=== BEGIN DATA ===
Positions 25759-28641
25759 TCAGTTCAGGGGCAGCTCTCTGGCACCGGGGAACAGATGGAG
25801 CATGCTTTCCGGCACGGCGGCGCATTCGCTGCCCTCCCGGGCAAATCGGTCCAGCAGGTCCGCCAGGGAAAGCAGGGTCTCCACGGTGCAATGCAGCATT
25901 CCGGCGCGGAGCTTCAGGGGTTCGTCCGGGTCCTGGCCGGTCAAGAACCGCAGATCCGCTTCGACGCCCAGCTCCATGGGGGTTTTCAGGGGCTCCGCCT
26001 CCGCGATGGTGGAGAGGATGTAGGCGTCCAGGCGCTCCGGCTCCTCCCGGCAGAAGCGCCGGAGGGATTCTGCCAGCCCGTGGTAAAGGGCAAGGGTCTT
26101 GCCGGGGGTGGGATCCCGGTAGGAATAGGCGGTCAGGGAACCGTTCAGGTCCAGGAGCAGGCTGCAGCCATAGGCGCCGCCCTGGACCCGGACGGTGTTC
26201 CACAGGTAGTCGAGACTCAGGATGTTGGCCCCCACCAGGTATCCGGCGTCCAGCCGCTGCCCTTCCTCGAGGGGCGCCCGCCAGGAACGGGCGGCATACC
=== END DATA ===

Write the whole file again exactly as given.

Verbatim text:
Positions 25759-28641
25759 TCAGTTCAGGGGCAGCTCTCTGGCACCGGGGAACAGATGGAG
25801 CATGCTTTCCGGCACGGCGGCGCATTCGCTGCCCTCCCGGGCAAATCGGTCCAGCAGGTCCGCCAGGGAAAGCAGGGTCTCCACGGTGCAATGCAGCATT
25901 CCGGCGCGGAGCTTCAGGGGTTCGTCCGGGTCCTGGCCGGTCAAGAACCGCAGATCCGCTTCGACGCCCAGCTCCATGGGGGTTTTCAGGGGCTCCGCCT
26001 CCGCGATGGTGGAGAGGATGTAGGCGTCCAGGCGCTCCGGCTCCTCCCGGCAGAAGCGCCGGAGGGATTCTGCCAGCCCGTGGTAAAGGGCAAGGGTCTT
26101 GCCGGGGGTGGGATCCCGGTAGGAATAGGCGGTCAGGGAACCGTTCAGGTCCAGGAGCAGGCTGCAGCCATAGGCGCCGCCCTGGACCCGGACGGTGTTC
26201 CACAGGTAGTCGAGACTCAGGATGTTGGCCCCCACCAGGTATCCGGCGTCCAGCCGCTGCCCTTCCTCGAGGGGCGCCCGCCAGGAACGGGCGGCATACC